Over the past year, this establishment has evolved into an elegant bistro that deserves the attention of sophisticated diners. In a city where new establishments rarely bring anything new to the dining experience, Sydney’s Bishop Sessa serves inspired dishes using quality ingredients sourced from dedicated growers.
The restaurant is in Crown St at the site where “Tabou” was a dining institution for many years. Tabou was a wonderful bistro serving French classics with great fidelity to a loyal following. After it closed, the site flirted with a couple of eateries but they failed to create any lasting impact.
Now the successful management team of chef Paul Cooper and front of house Erez Gordon has shown an understanding of what this location is capable of and what diners appreciate.
Downstairs is a wine bar and casual dining area whilst upstairs has recently been renovated and is now an elegant dining room with a cosmopolitan atmosphere that makes you feel you really are eating in a special place. Lighting is good and sound levels at that happy medium where you can feel the buzz from your fellow patrons but not have to shout to your dining companions.
Dishes show excellent technique with great flavour combinations using fresh, quality produce. Entrees are delicate and leave you wanting more, but main portions are generous and you won’t leave feeling hungry.
The menu is a skillful mix of bistro classics and new world imagination.
The charcuterie board (for two) is not far removed from the classic French version, for example. But the scallop ceviche with cucumber, avocado, lemon and ginger beer sorbet is refreshing and vibrant and shows little resemblance to Coquilles St Jacques.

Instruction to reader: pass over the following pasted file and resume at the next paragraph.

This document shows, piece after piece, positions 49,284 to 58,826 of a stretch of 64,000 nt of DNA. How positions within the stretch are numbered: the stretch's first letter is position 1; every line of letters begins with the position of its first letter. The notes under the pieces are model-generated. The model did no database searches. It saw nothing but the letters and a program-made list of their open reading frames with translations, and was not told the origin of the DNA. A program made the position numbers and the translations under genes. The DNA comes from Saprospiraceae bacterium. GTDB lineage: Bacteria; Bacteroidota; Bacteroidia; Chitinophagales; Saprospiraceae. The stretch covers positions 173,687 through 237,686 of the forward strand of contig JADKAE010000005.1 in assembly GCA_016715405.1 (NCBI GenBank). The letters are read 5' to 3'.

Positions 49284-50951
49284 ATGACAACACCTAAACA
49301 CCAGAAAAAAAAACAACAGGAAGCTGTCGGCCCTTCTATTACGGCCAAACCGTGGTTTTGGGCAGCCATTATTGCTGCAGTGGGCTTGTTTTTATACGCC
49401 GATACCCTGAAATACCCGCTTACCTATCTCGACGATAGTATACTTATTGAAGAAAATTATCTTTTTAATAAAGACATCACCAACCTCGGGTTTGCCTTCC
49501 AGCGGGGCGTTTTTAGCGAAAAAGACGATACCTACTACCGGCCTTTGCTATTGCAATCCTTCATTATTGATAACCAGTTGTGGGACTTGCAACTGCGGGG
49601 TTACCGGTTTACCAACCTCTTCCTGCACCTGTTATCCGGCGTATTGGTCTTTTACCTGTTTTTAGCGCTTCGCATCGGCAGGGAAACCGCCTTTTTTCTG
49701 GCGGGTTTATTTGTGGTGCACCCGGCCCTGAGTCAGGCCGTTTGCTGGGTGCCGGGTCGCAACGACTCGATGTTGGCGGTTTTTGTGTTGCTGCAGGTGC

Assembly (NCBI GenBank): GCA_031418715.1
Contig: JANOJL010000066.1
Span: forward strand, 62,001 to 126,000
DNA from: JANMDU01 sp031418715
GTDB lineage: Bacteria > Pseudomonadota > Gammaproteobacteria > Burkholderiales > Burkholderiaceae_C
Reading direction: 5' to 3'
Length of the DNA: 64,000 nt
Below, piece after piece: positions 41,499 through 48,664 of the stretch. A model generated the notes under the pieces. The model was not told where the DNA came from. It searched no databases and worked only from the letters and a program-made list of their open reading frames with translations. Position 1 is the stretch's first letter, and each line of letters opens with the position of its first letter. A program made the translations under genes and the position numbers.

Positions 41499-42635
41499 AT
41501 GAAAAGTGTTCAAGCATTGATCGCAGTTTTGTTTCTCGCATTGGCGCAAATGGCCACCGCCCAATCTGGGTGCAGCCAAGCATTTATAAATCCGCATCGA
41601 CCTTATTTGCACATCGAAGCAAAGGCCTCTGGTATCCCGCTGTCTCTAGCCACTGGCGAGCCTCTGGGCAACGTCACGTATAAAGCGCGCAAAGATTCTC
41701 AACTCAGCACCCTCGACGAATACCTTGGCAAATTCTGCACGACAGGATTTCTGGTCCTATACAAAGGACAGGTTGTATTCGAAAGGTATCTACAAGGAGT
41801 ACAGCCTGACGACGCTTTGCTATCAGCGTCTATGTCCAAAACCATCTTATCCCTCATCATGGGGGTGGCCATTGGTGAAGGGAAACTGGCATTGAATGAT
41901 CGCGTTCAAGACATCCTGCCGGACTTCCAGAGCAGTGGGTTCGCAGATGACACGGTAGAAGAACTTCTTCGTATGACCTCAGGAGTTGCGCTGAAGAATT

A blue eye trevalla is modern Australian. The perfectly poached fish rests on a delicious bed of fresh vegetables including peas, eggplant and red capsicum linked by a delightful vinaigrette. There are also duck, pork and beef dishes. The sort of ingredients you’d find on a classic bistro menu but at Bishop Sessa given a makeover to elevate them to super modern Australian bistro standard.
Seafood is from sustainable fisheries whilst meats such as the organic Wagyu from Gundooee in Dunedoo are from producers of the highest order. The wine menu has a great selection of Australian and imported bottles. They are fairly priced and everyone is sure to find a variety they love. On my most recent visit I had a 2011 Domaine Fevre Chablis. Great value at $69.
My only disappointment occurred when I dined recently with a friend on a Tuesday night. On Mondays and Tuesdays this restaurant has a special pricing for three courses. This particular Tuesday I didn’t see chef, Paul Cooper, or the usual maître d’ on the premises. Service was slow and quality not up to the usual high standards. I had the feeling the staff couldn’t cope with the number of people but hopefully this was a one-off occurrence.
I’ve eaten here half a dozen times and watched this restaurant develop its own identity and style food to the point where it is now a confident grown up in Sydney’s food scene.